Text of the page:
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Related to syntax: semantics
Syntax refers to the ways in which we order specific words to create logical, meaningful sentences. While the parts of speech are all the different types of words that we can use, syntax is the set of rules, patterns, or processes by which we can put them together.
a. The study of the rules whereby words or other elements of sentence structure are combined to form grammatical sentences.
b. A publication, such as a book, that presents such rules.
c. The pattern of formation of sentences or phrases in a language.
d. Such a pattern in a particular sentence or discourse.
2. Computers The rules governing the formation of statements in a programming language.
3. A systematic, orderly arrangement.
[French syntaxe, from Late Latin syntaxis, from Greek suntaxis, from suntassein, to put in order : sun-, syn- + tassein, tag-, to arrange.]
American Heritage® Dictionary of the English Language, Fifth Edition. Copyright © 2016 by Houghton Mifflin Harcourt Publishing Company. Published by Houghton Mifflin Harcourt Publishing Company. All rights reserved.
1. (Linguistics) the branch of linguistics that deals with the grammatical arrangement of words and morphemes in the sentences of a language or of languages in general
2. (Linguistics) the totality of facts about the grammatical arrangement of words in a language
3. (Linguistics) a systematic statement of the rules governing the grammatical arrangement of words and morphemes in a language
4. (Logic) logic a systematic statement of the rules governing the properly formed formulas of a logical system
5. any orderly arrangement or system
[C17: from Late Latin syntaxis, from Greek suntaxis, from suntassein to put in order, from syn- + tassein to arrange]
Collins English Dictionary – Complete and Unabridged, 12th Edition 2014 © HarperCollins Publishers 1991, 1994, 1998, 2000, 2003, 2006, 2007, 2009, 2011, 2014
a. the study of the patterns of formation of sentences and phrases from words and of the rules for the formation of grammatical sentences in a language.
b. the patterns or rules so studied: English syntax.
a. the study of the well-formed formulas of a logical system.
b. the set of rules that generate such a system.
3. Computers. the grammatical rules and structural patterns governing the ordered use of appropriate words and symbols for issuing commands, writing code, etc., in a particular software application or programming language.
[1565–75; short for earlier syntaxis < Late Latin < Greek sýntaxis an arranging in order =syntag- (base of syntássein; see syntactic) + -sis -sis]
Random House Kernerman Webster's College Dictionary, © 2010 K Dictionaries Ltd. Copyright 2005, 1997, 1991 by Random House, Inc. All rights reserved.
the grammatical principles by which words are used in phrases and sentences to construct meaningful combinations. — syntactic, syntactical, adj.See also: Grammar
the study of the principles by which words are used in phrases and sentences to construct meaningful combinations. — syntactic, syntactical, adj.See also: Linguistics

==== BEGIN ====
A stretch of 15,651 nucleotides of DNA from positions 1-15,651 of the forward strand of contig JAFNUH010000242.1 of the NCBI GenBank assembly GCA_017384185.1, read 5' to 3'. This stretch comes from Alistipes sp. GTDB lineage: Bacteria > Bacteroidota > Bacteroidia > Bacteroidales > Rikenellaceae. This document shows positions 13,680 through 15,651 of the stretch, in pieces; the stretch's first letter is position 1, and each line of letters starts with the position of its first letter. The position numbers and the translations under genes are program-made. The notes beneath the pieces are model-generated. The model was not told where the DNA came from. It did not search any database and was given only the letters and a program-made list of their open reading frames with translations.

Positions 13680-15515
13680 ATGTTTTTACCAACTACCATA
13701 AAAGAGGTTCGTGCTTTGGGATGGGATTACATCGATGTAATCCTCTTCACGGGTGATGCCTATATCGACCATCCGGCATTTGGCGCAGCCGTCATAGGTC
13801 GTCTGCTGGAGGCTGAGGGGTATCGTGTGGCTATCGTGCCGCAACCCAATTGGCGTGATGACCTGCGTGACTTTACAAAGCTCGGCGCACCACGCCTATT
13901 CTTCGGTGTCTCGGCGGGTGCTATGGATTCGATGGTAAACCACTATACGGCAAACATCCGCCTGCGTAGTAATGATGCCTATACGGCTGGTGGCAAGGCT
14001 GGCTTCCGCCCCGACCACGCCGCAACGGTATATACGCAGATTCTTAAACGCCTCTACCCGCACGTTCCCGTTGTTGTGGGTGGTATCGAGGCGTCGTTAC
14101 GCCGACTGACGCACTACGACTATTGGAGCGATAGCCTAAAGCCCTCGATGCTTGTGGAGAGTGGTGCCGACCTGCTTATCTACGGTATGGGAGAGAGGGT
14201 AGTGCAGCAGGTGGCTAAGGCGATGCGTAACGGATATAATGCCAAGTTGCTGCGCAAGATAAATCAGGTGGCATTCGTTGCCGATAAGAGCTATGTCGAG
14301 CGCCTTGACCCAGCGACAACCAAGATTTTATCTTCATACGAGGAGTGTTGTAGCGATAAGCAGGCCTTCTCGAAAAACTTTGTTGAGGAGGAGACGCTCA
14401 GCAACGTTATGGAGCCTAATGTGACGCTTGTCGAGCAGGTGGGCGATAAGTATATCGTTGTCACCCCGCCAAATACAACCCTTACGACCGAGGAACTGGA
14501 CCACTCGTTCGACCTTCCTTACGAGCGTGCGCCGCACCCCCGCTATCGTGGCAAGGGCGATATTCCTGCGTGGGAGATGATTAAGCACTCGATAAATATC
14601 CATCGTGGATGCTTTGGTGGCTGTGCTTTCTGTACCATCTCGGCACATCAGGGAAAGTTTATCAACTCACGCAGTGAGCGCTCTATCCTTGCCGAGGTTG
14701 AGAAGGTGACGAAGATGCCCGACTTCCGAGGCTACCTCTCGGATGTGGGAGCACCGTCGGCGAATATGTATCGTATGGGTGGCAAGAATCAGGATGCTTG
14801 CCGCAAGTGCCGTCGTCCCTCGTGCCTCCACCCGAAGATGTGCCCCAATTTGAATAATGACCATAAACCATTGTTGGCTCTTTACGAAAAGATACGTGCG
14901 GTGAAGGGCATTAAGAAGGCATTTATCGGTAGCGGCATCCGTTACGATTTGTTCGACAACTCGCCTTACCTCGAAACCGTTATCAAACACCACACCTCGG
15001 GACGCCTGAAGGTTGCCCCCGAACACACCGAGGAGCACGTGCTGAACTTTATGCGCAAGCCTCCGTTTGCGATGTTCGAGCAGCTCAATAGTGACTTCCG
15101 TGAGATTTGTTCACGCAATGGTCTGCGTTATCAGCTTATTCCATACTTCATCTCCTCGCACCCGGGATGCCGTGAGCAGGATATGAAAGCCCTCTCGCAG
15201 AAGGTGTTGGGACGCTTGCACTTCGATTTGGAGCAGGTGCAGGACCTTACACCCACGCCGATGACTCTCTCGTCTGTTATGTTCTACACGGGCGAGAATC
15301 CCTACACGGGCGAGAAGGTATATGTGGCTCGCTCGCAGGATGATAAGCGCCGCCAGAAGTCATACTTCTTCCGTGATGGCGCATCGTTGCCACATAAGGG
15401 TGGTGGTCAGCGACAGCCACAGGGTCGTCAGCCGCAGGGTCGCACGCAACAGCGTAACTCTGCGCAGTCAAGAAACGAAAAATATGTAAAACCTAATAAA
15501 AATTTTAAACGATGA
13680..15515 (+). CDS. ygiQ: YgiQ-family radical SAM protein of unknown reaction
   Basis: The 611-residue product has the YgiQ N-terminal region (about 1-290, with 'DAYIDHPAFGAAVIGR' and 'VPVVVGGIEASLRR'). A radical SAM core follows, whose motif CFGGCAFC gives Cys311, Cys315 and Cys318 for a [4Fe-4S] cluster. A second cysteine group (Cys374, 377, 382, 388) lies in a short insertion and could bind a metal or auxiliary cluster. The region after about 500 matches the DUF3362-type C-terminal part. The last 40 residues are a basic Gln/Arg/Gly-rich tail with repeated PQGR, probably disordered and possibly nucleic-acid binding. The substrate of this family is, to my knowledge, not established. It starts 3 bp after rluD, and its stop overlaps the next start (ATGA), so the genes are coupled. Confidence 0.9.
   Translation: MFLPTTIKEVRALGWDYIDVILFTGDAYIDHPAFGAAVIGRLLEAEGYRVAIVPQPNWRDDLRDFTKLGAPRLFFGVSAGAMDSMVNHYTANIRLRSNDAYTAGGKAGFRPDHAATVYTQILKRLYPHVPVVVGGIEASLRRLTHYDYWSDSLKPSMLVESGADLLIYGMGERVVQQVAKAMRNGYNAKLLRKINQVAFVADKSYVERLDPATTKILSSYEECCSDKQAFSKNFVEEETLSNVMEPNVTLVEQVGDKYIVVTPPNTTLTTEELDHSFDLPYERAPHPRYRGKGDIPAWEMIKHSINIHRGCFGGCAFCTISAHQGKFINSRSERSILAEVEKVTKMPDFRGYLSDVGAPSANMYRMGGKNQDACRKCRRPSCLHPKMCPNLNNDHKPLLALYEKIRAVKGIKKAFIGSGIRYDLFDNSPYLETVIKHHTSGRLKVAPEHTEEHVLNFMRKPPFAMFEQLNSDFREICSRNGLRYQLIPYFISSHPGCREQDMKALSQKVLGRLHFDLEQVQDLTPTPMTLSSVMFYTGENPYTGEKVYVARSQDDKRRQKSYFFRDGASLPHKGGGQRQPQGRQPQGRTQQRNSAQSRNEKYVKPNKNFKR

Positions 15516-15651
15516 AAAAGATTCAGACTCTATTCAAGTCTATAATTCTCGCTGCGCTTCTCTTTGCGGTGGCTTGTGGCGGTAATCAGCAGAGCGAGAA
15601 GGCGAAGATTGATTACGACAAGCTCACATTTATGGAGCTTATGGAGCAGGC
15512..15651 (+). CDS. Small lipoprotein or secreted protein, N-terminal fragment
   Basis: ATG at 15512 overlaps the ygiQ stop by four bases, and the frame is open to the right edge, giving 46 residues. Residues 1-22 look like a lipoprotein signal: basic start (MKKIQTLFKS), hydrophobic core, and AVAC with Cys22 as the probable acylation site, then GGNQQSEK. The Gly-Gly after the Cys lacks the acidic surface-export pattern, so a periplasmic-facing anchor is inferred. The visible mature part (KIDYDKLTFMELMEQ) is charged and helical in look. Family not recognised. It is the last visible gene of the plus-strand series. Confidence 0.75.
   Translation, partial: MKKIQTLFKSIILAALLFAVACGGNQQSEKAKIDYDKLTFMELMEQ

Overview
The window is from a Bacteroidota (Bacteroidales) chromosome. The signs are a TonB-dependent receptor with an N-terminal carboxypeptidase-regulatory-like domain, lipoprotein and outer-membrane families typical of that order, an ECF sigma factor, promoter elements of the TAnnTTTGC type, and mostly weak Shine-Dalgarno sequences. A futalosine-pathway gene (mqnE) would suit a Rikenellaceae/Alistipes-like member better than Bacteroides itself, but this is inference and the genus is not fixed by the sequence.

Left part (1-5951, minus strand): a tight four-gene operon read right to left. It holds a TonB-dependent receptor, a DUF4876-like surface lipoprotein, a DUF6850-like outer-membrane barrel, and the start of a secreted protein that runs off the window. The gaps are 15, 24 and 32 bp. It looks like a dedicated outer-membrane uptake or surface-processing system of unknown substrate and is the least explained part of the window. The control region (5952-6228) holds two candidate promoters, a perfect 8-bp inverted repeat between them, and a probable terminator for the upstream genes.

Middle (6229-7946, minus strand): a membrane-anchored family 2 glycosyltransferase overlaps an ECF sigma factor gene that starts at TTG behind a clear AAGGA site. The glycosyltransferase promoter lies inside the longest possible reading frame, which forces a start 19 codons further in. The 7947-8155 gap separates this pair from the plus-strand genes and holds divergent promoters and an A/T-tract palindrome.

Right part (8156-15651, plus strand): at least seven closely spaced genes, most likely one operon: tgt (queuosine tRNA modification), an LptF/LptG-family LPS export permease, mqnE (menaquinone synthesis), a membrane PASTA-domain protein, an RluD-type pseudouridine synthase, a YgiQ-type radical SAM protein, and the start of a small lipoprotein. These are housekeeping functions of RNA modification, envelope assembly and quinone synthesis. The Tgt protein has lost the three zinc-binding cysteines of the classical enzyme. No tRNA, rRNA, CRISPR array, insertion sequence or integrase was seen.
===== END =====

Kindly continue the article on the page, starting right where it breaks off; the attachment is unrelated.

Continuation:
-Ologies & -Isms. Copyright 2008 The Gale Group, Inc. All rights reserved.
Syntaxa connected system or order; a union of things.
Examples: syntax of being, 1661; of phantasy or imagination, 1676.
Dictionary of Collective Nouns and Group Terms. Copyright 2008 The Gale Group, Inc. All rights reserved.
The way in which sentences are grammatically constructed, or the branch of linguistics that studies this.
Dictionary of Unfamiliar Words by Diagram Group Copyright © 2008 by Diagram Visual Information Limited
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|Noun||1.||syntax - the grammatical arrangement of words in sentences|
structure - the complex composition of knowledge as elements and their combinations; "his lectures have no structure"
linguistics - the scientific study of language
|2.||syntax - a systematic orderly arrangement|
|3.||syntax - studies of the rules for forming admissible sentences|
linguistics - the scientific study of language
grammar - the branch of linguistics that deals with syntax and morphology (and sometimes also deals with semantics)
generative grammar - (linguistics) a type of grammar that describes syntax in terms of a set of logical rules that can generate all and only the infinite number of grammatical sentences in a language and assigns them all the correct structural description
Based on WordNet 3.0, Farlex clipart collection. © 2003-2012 Princeton University, Farlex Inc.
Collins Spanish Dictionary - Complete and Unabridged 8th Edition 2005 © William Collins Sons & Co. Ltd. 1971, 1988 © HarperCollins Publishers 1992, 1993, 1996, 1997, 2000, 2003, 2005
syntax[ˈsɪntæks] n → syntaxe f
Collins English/French Electronic Resource. © HarperCollins Publishers 2005
Collins German Dictionary – Complete and Unabridged 7th Edition 2005. © William Collins Sons & Co. Ltd. 1980 © HarperCollins Publishers 1991, 1997, 1999, 2004, 2005, 2007
syntax[ˈsɪntæks] n → sintassi f inv
Collins Italian Dictionary 1st Edition © HarperCollins Publishers 1995
(the rules for) the correct arrangement of words in a sentence. sintaksis عِلْم النَّحو синтаксис sintaxe skladba die Syntax syntaks σύνταξηsintaxis süntaks نحو lauseoppi syntaxeתחביר वाक्य रचना sintaksa mondattan sintaks setningafræði sintassi 統語論 구문론 sintaksė sintakse sintaksis syntaxissyntaks, setningslæreskładnia نحو sintaxe sintaxă синтаксис skladba, syntax sintaksa sintaksa syntax, satslära ความสัมพันธ์ระหว่างถ้อยคำในประโยค; โครงสร้างความสัมพันธ์ทางไวยากรณ์ söz dizimi, sentaks 語法，句法 синтаксис جملوں کی ترکیب نحوی cú pháp 语构，句法
Kernerman English Multilingual Dictionary © 2006-2013 K Dictionaries Ltd.